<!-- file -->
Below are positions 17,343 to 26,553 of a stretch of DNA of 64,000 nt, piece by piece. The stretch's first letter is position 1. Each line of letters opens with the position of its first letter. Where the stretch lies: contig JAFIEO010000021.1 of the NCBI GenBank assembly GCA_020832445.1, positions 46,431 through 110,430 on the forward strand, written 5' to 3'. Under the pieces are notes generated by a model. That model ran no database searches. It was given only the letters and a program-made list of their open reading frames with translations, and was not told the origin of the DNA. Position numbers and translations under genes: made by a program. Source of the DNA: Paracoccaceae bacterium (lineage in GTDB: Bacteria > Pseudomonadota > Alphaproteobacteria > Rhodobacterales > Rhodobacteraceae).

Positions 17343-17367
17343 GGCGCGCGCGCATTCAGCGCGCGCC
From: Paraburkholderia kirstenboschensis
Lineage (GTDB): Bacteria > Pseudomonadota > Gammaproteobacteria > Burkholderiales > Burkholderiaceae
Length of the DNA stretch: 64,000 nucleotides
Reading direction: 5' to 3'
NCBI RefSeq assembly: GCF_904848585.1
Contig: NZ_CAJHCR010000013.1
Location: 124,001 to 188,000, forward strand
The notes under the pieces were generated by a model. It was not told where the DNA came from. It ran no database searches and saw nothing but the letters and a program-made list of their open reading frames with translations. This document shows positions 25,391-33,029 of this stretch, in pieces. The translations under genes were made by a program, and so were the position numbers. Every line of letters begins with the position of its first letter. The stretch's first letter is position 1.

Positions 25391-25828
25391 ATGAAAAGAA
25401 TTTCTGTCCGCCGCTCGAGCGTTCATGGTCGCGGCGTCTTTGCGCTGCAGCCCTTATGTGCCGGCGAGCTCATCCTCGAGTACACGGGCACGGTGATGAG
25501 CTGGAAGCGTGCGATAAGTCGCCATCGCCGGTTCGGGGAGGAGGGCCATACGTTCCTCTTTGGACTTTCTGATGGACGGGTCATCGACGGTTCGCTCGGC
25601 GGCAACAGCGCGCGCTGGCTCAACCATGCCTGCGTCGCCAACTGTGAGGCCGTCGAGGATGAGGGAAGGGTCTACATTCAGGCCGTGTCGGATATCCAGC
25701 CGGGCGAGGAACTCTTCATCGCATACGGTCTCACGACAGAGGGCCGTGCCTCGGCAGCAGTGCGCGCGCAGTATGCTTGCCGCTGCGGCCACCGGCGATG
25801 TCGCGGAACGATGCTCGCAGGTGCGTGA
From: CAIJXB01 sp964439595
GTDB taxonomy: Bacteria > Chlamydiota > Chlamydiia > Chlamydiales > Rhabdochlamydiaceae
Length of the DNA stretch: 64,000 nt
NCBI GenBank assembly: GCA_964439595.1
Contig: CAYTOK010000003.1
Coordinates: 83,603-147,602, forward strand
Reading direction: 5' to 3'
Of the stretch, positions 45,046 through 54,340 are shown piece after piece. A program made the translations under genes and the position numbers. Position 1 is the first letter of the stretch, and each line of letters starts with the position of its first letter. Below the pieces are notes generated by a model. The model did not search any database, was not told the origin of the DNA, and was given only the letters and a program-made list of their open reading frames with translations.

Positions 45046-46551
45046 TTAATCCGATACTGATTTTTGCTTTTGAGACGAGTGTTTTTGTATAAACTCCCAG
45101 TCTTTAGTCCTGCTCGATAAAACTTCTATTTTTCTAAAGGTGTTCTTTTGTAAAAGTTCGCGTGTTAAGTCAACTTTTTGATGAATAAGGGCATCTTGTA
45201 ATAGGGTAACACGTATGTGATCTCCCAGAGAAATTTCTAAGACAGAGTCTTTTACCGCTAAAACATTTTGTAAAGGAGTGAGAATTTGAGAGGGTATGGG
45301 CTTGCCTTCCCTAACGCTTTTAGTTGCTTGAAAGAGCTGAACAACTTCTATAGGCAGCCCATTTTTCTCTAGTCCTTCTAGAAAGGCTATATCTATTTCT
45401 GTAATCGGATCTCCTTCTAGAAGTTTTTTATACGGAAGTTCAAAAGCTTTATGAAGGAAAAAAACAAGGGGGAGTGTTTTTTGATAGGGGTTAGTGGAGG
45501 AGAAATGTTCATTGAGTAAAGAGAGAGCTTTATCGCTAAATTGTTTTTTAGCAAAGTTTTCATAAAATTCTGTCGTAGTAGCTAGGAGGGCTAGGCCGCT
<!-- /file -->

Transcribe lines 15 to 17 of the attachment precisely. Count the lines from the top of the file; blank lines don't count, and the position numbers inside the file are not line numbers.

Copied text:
25501 CTGGAAGCGTGCGATAAGTCGCCATCGCCGGTTCGGGGAGGAGGGCCATACGTTCCTCTTTGGACTTTCTGATGGACGGGTCATCGACGGTTCGCTCGGC
25601 GGCAACAGCGCGCGCTGGCTCAACCATGCCTGCGTCGCCAACTGTGAGGCCGTCGAGGATGAGGGAAGGGTCTACATTCAGGCCGTGTCGGATATCCAGC
25701 CGGGCGAGGAACTCTTCATCGCATACGGTCTCACGACAGAGGGCCGTGCCTCGGCAGCAGTGCGCGCGCAGTATGCTTGCCGCTGCGGCCACCGGCGATG